Austrailian indie-pop outfit Cub Sport will play this month’s Communion Club Night at Underground Arts for their very first show in Philadelphia. This tour is the first US/Canada run for the band who self-released their Paradise EP last year. Their sound is super energetic and poppy at times (see “Paradise”) and more mellow and subdued at others (see “Shuffle”) but it’s all done in a dewy dream pop context that’s pretty hard to resist at both ends of the spectrum. Watch “Paradise” below and get tickets here.
“We’re going to play an album,” Matt Pond tells a Philly crowd in the colorful low lights of a basement room. “And it goes something like this.” The singer and songwriter then launched straight into Emblems’ opening track, “KC.”
It’s been 10 years, down to the month, since the release of the haunting Matt Pond PA album Emblems. And now 5 full-lengths, 7 EPs, 9 singles, and a name strip-down later, the band is briefly slipping back on the “PA” for a May-long, mini North American tour. Coming back to its early roots Friday night, Matt Pond and his band – who were based in Philly once upon a time – celebrated the album’s 10th anniversary with a three band bill at Underground Arts.
First to the stage was Philly’s rising folk rock group Rosu Lup. Backed by strings and light orchestrations, the core trio blends beautiful Americana-esque harmonies with the powerful elegance of cello, violins, and a bit of trumpet. Giving the audience all that they had, Rosu Lup played an ethereal set complete with tunes off of their recent Currents EP, a cover of Matt Pond’s “Brooklyn Fawn,” and a well-received cello solo. Although their inspirations seem to be somewhat eclectic, Rosu Lup’s dynamic orchestrations stitch together a variety of thoughts and sounds seamlessly. I’m not one to catch too many trends before they happen, but this is definitely a band you should keep your ears on.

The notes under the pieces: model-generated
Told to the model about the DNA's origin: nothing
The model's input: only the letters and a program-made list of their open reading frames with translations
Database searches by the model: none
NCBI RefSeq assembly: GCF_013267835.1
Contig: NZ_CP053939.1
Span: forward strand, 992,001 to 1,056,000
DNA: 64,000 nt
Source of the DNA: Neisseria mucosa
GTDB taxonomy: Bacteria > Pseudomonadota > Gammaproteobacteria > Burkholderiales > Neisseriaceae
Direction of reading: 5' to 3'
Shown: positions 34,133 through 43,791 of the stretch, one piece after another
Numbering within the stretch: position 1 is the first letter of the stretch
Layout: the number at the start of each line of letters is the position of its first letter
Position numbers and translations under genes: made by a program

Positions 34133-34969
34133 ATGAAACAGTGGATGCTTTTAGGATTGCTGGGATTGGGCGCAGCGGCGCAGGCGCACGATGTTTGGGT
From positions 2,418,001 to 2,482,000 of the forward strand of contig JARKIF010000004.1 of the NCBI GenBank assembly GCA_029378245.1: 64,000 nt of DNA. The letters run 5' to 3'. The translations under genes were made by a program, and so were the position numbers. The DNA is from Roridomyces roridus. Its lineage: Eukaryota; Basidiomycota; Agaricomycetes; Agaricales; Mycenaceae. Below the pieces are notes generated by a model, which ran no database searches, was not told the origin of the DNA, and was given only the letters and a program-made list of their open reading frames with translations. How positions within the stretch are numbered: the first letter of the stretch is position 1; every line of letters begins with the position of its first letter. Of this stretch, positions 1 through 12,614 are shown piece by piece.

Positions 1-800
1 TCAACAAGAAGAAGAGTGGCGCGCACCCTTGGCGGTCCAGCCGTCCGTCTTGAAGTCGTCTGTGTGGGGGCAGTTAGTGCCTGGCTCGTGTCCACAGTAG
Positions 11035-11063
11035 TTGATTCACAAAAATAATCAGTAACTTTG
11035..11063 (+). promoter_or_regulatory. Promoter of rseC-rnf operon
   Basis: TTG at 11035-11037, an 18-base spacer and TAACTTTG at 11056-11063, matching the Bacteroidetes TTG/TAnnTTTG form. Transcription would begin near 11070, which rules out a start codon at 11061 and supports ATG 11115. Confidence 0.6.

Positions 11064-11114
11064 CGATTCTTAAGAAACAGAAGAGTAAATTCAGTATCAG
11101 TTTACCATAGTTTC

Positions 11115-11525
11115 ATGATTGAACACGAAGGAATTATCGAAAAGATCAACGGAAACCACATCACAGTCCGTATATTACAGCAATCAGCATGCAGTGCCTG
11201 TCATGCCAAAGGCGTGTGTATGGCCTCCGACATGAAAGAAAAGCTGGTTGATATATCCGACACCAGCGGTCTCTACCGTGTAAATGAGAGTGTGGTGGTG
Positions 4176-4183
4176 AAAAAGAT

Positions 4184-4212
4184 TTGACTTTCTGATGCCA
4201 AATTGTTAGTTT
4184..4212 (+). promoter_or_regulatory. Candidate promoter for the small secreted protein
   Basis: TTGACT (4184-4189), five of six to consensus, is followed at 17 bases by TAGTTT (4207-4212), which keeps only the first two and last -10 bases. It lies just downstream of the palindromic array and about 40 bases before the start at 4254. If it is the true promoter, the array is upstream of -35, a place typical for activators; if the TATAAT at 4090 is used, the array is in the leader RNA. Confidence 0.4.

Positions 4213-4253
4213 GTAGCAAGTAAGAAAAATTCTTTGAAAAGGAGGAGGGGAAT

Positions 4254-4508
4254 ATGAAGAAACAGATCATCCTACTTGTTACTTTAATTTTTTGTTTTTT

Next, Ohio pop-folk quad The Lighthouse and the Whaler took over the stage with their jaunty tunes and knee-bouncing energy. Touring alongside Matt Pond for the 10th anniversary, the band brought along a violin / keyboard floater who added in a certain oomph to their already-invigorating blend of mandolins, glockenspiels, guitars, and drums. Getting the crowd on their toes while keeping on his own, lead singer Michael LoPresti lead the band through a series of tunes including the title track off of their 2012 album This is an Adventure. With a sound similar to The Last Bison and Lord Huron, this is one band you don’t want to miss next time they’re in town.
Finally Matt Pond took to the stage, humbled that so many fans came out to support the tour and their upcoming happenings. “It’s like ‘people know this stuff?’” Pond tells me bewildered while shaking hands after the show. But when it comes to knowing Matt Pond’s work, Philly knows it to a tee. “I’m going home, back to New Hampshire. I’m so determined. I’m so determined…” the crowd sang long in awe as Pond and his band flawlessly played though the “honest dose of melancholy” album, as Paste Magazine described Pond in 2004. To complete the nostalgic show, the band came back to the stage for a four song encore including “Love to Get Used” from their 2013 release The Lives Inside the Lives In Your Hands.
As a ‘thank you’ to all of his listeners, Pond recently released Skeletons and Friends via Noisetrade. “It’s an album of brightened corners and beautifully incomplete sentences. It’s the structure and skeleton of what’s to come,” Pond describes, which is the perfect way to describe the framework tracks in my opinion.
Check out and reminisce with the photo gallery and set list from Friday’s show below.
Tonight, underground rap sensation Pharoahe Monch will bring his talents to the Milkboy stage as he celebrates his new album P.T.S.D. (Post Traumatic Stress Disorder). The new disc, which features guest appearances by Black Thought, Talib Kweli, and more, is a continuation of the story he tells on his previous record W.A.R. (We Are Renegades) of his place in the industry as an artist and in America as a black male. Listen to lead single “Bad MF” below and get tickets here.